The useradd command is used to create user accounts and configure basic settings. As part of the account creation process, useradd references several files:
- The account is stored in the /etc/passwd file.
- The account is configured according to various options set in the /etc/login.defs file.
- The account’s home directory is created at the /home/[account name] directory.
- The account’s home directory is populated using files from the /etc/skel directory.
By default, the useradd command does not set a password for the account. Since most Linux distributions will not permit a blank password, the account will exist but is not yet usable.
Syntax of useradd command
The syntax of the useradd command is:
# useradd [options] [user name]
useradd Command options
The useradd command includes many options to customize user accounts, as detailed in the below table.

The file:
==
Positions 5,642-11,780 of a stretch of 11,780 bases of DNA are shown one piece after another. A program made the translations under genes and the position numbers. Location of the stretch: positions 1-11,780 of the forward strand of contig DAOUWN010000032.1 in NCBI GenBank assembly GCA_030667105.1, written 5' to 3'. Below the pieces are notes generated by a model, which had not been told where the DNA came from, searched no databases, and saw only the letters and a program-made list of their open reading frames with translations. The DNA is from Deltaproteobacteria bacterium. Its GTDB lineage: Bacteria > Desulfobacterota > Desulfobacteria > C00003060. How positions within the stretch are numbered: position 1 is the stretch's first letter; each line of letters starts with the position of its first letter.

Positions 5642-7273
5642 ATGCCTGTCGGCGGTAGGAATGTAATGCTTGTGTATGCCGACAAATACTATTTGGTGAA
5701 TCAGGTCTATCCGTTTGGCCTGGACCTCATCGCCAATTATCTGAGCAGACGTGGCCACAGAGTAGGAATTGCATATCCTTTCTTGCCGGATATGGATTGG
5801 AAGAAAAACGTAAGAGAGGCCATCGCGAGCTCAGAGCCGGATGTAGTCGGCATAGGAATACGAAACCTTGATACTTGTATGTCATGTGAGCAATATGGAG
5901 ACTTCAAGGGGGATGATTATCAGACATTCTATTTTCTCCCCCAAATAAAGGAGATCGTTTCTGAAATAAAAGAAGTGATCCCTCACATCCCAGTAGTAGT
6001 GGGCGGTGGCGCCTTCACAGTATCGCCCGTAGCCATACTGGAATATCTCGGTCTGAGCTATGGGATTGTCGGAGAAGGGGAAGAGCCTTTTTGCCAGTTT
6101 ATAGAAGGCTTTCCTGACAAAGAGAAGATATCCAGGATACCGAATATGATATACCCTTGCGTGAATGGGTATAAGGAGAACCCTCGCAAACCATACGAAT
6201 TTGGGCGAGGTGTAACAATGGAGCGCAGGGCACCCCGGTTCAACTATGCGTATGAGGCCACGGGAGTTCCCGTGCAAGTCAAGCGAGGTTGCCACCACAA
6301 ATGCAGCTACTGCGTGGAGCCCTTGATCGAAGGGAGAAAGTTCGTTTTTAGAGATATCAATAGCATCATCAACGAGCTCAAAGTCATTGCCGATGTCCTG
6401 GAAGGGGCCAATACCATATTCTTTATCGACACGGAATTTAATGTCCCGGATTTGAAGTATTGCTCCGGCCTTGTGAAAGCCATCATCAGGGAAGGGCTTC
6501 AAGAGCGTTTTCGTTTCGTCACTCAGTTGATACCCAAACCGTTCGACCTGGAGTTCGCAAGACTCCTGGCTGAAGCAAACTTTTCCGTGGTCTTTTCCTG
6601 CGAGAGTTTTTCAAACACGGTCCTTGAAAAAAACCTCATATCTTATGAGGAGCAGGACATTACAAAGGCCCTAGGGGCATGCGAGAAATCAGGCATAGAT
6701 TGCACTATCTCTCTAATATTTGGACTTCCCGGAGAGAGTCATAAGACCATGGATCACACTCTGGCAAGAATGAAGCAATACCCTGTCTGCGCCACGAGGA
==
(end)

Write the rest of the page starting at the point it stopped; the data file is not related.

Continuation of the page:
|-c||Sets Comment Field||# useradd -c “User one” user01|
|-e||Sets account expiration date||# useradd -e 2021/12/31|
|-s||Sets user’s default shell||# useradd -s /bin/bash|
|-D||view default config for new users||# useradd -D|
useradd Command Examples
1. Adding the user with the default settings
2. To add the user with mentioning comments:
# useradd -c "Anything" geek
3. To add user with mentioning home directory
# useradd -d /tmp/geek geek
4. To add user with expiration date
# useradd -e 2013-12-31 geek
5. To add user account with number of days of inactivity
6. To add user with specifying primary group to it
7. To add user with mentioning secondary groups to it
# useradd -G Support,IT geek
8. To add user while home directory will not be created for it
9. To create a user with duplicate UID
10. To create a system account
11. Creating user with assigning specific shell to him
# useradd -s /bin/bash geek
12. Creating user with particular user ID